Good read about the first openly autistic person to practice law in my home state of Florida. The message of inclusion is so strong here; find a person’s strengths, encourage them, and watch them shine. 🙂
I really love the work that the UC Davis MIND Institute is doing with regards to conditions such as autism and ADHD. This newest bit of news could help identify a certain subset of autism much faster. According to the article, it would probably only identify about 17% of children on the spectrum for now. This could, however, lead to specialized diagnostic tools and interventions that could benefit everyone further down the line.
Here’s a link to the article, and definitely check out the rest of their site. The MIND Institute is always looking for research participants, and has regularly updated information on their findings.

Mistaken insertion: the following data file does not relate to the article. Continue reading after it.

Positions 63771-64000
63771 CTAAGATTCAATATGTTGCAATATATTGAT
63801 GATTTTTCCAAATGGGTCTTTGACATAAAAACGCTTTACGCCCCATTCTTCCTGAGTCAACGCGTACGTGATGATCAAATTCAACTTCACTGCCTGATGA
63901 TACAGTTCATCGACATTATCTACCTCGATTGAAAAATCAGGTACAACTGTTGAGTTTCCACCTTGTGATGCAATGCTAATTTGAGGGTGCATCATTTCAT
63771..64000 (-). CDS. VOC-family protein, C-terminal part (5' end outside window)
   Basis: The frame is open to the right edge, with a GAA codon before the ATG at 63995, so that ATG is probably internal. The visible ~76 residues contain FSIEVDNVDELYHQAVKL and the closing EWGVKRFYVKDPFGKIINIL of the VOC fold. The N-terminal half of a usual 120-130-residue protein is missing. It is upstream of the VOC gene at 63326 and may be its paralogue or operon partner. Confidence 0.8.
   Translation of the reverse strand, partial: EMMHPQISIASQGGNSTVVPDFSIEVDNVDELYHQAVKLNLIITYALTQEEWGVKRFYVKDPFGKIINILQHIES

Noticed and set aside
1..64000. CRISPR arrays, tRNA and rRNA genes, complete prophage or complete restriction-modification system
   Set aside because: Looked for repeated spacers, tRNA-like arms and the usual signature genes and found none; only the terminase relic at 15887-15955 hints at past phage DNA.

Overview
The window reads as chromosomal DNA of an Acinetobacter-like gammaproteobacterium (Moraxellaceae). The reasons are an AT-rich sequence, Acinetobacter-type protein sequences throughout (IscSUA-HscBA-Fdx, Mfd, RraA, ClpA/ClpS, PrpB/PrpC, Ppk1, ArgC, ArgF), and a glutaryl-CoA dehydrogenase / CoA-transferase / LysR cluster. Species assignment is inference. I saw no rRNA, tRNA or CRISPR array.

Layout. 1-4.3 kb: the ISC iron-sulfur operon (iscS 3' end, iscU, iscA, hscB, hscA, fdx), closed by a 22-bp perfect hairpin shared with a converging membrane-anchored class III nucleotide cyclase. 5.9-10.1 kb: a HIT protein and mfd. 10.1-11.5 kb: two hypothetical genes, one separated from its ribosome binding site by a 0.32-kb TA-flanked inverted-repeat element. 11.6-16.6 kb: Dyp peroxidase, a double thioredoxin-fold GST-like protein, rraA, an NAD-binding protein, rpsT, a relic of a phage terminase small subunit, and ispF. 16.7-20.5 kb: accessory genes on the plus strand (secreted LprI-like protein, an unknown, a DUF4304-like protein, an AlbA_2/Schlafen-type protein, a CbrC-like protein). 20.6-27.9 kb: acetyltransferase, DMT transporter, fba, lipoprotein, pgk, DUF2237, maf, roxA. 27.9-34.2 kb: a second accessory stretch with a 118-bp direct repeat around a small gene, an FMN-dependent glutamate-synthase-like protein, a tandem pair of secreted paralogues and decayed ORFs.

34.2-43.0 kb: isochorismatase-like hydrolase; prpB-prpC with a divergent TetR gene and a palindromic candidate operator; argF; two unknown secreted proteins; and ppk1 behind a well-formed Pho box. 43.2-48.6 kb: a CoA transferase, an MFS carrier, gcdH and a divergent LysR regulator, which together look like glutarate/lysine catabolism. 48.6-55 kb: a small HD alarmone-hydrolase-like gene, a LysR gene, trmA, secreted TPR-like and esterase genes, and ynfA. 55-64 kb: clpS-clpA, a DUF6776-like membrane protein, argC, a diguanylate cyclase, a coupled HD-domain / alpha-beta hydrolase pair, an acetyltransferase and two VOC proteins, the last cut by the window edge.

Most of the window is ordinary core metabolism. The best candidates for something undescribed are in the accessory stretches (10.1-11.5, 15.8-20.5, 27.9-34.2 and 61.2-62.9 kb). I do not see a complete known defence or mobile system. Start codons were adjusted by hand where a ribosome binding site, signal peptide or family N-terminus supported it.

WebMD released an article this week about the expectations and experiences of work for adults on the autism spectrum. While the study has not been peer-reviewed yet, it does appear to offer a solid look at what the office environment feels like for a population who is (unfortunately) still trying to get their foot through the door.
I appreciate the fact that one of the biggest takeaways from this article for me was the fact that autistic adults were not completely sold on the idea of formally training employees about autism. This was mostly because they did not want to be singled out. This was also listed as the reason that they were hesitant about having a different rate of pay. While my trainings have been with non-profit volunteer teams who regularly interact with autistic individuals or families affected by autism, I can understand the hesitation of having an “autism training” at a for-profit company. It’s something for me to think about, for sure.
It is an interesting article overall, and the findings were presented this past Wednesday at the International Society for Autism Research’s annual meeting. The direct article link is below.